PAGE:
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saprophyte(săp`rəfīt'), any plant that depends on dead plant or animal tissue for a source of nutrition and metabolic energy, e.g., most fungi (molds) and a few flowering plants, such as Indian pipe and some orchids. Most saprophytes do not produce chlorophyll and therefore do not photosynthesize; they are thus dependent on the food energy they absorb from the decaying tissues, which they help to break down.
a plant that feeds on the organic matter of dead organisms or on the excrement of living organisms. Their type of feeding places saprophytes in the group of heterotrophic organisms. Saprophytes and autotrophic organisms play an important role in the cycle of matter in nature; saprophytes promote the decomposition of carcasses and animal excrement into water, carbon dioxide, ammonia, and other inorganic compounds.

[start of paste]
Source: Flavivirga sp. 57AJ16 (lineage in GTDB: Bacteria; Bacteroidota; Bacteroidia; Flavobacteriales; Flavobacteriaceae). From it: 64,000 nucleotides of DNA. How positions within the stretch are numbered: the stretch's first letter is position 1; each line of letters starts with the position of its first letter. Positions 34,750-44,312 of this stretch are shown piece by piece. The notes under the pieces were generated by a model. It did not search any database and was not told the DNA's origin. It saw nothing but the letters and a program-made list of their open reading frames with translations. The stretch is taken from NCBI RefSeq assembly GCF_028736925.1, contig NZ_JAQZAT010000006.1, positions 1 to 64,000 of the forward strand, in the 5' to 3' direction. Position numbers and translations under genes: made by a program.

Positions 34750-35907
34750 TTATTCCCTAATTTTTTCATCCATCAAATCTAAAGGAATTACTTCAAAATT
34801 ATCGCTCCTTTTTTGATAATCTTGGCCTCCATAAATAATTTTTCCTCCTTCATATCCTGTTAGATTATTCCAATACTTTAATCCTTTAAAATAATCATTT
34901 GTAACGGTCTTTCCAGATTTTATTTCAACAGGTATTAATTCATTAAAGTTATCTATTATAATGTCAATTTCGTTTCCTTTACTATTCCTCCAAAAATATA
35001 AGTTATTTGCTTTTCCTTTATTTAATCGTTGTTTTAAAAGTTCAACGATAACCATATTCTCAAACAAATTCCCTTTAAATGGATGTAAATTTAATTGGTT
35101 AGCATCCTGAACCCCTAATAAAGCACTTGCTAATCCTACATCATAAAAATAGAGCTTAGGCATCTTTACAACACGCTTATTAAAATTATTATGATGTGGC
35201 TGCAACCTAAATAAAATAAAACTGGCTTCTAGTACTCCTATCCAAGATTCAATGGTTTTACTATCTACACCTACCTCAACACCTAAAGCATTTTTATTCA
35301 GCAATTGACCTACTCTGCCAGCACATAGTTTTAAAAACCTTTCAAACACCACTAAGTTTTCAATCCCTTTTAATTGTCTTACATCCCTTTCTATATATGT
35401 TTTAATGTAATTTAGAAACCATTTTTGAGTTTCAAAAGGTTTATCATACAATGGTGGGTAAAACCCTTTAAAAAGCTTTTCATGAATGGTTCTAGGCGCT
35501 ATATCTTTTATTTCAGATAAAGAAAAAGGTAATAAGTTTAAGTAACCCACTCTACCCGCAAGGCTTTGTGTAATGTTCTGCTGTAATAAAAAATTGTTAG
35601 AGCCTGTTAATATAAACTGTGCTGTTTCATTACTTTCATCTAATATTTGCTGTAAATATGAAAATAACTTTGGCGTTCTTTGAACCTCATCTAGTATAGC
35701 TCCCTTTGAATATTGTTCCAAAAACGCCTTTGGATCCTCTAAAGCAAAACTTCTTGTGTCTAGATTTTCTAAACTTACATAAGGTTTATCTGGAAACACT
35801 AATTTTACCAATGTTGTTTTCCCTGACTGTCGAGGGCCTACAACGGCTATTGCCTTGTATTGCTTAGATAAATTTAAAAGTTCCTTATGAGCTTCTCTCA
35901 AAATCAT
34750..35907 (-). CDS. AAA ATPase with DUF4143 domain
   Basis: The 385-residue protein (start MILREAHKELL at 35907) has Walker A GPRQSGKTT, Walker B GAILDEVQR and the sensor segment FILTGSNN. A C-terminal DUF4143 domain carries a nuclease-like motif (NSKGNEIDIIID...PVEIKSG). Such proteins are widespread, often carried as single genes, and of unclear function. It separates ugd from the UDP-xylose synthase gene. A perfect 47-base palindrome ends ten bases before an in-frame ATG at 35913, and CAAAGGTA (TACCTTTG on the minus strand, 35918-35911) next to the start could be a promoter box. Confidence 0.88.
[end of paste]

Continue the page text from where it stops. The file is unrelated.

Saprophytes are found mainly among bacteria, actinomy-cetes, and fungi. Typical algal saprophytes are Polytoma of the family Chlamydomonadinaceae and Prototheca of the family Protococcales. Some saprophytes transfer to a parasitic mode of existence. A number of photosynthesizing organisms, such as some green algae, may also feed saprophytically.
Flowering plants of the families Pyrolaceae, Orchidaceae, and Burmanniaceae are sometimes considered as saprophytes, but it is more accurate to regard them as mycotrophic parasitic plants. The plants receive nutrient matter from the soil via a mycorrhizal fungus, and they are also marked by photosynthesis.
E. S. TEREKHIN